Long associated with Star Wars games, both good and bad, LucasArts, founded in 1982 as Lucasfilm Games, is one of the few Hollywood Studio incarnations of a game development house to meet with success in the field of video games. Though initially partnered with Atari, LucasArts quickly became associated with the PC and Japanese home consoles.
People may not know this, but LucasArts was a video gaming innovator of sorts during the 8-bit and 16-bit eras, producing titles like Escape from Monkey Island, noir-thriller Grim Fandango, and run and gun shooter Zombies Ate My Neighbors for the Super Nintendo and Sega Genesis.
A critical darling but commercial failure, Zombies Ate My Neighbours missed the zombie craze that swept the 2000s by about a decade when it debuted in 1993. The game is relatively simple in concept but proves itself to be amazingly deep and challenging as it proceeds, never once feeling repetitive or tedious.
It is a one-player or two-player game, with the choice of Zeke and Julie as your zombie warriors. As one of the two characters, you can explore suburban neighborhoods, shopping malls, pyramids, and other locales as you destroy everything from the titular zombies to vampires, aliens, and swamp creatures. The game takes its inspiration from the 1950s era of science fiction and horror, a theme heavily reflected in its aesthetic.
When evaluating the game, critics were careful to note the game’s beautiful graphics and unique humor. Featuring 48 stages in all, players rescue a variety of “neighbors” as they make their way through the stages. To rescue a neighbour you need only touch them; however, if a zombie or other enemy does this first, you can no longer save that neighbour. The game ends when either the player loses all his lives or the neighbours are killed, whichever comes first.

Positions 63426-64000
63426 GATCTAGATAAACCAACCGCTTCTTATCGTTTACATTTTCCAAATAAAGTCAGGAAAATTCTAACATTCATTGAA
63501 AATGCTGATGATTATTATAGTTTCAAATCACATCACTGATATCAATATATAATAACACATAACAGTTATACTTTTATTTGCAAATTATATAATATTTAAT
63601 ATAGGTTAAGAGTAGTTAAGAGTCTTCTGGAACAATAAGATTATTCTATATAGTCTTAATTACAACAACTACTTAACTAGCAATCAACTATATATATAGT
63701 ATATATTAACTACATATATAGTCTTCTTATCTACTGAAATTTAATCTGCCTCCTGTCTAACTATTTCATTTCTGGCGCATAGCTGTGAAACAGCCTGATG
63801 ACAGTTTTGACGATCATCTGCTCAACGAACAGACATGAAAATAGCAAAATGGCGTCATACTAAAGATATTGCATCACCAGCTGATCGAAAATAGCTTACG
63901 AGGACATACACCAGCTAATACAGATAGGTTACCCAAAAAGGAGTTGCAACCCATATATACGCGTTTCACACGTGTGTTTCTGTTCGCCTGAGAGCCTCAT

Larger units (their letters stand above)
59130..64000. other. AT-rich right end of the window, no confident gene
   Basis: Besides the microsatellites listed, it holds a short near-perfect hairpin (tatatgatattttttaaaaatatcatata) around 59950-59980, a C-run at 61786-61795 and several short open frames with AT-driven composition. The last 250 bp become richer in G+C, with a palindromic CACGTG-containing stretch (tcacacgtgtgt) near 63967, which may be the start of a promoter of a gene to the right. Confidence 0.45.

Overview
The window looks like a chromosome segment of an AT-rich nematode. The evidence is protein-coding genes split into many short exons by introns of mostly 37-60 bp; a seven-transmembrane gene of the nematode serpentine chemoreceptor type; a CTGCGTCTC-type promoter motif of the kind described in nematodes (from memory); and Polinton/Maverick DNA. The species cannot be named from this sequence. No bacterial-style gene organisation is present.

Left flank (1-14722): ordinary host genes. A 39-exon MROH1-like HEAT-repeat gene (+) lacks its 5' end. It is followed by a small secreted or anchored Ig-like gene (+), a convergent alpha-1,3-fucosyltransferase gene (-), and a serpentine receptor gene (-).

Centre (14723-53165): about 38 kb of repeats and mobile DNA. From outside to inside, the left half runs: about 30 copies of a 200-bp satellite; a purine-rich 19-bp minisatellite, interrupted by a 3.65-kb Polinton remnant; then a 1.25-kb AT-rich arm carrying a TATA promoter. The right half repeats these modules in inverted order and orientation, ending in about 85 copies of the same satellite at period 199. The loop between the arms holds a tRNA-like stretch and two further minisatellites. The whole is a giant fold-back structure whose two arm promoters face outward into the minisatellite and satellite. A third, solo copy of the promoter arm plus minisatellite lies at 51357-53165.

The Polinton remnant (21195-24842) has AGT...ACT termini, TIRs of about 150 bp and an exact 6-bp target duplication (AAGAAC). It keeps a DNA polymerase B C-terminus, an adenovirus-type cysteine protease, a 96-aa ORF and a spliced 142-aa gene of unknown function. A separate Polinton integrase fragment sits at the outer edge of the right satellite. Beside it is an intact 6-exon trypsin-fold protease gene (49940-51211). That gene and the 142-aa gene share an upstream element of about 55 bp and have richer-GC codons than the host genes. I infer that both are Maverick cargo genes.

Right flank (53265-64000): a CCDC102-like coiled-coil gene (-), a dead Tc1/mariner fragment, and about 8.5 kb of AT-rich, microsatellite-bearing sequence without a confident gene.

To help the player in the quest to save the neighborhood, the game provides Zeke or Julie with a variety of different weapons and power ups to use. These include everything from a weed whacker to an uzi gun.
Published by Konami, the game fits in with some of their more arcade-inspired titles even though it was developed by LucasArts. The weapon variety as well as the multiple pathways players can take through each stage provide the game with high replay value and a consistent challenge.
Zombies Ate My Neighbours is also notable for being one of the first instances of Nintendo stepping in to censor a game for the SNES. Completely adverse to violence in their lineup of games, Nintendo wanted all of the blood and gore in the game changed to purple ooze to fit in with its more family-friendly corporate image. This, of course, would change once the Sega Genesis’ sales of blockbuster fighting game Mortal Kombat outpaced Super Nintendo sales of the same game by a rate of two to one.
Today Zombies Ate My Neighbours is no critical darling but a cult classic that would be completely apposite to the modern era with its campy title and focus on zombies, a fad that just won’t die (pun intended).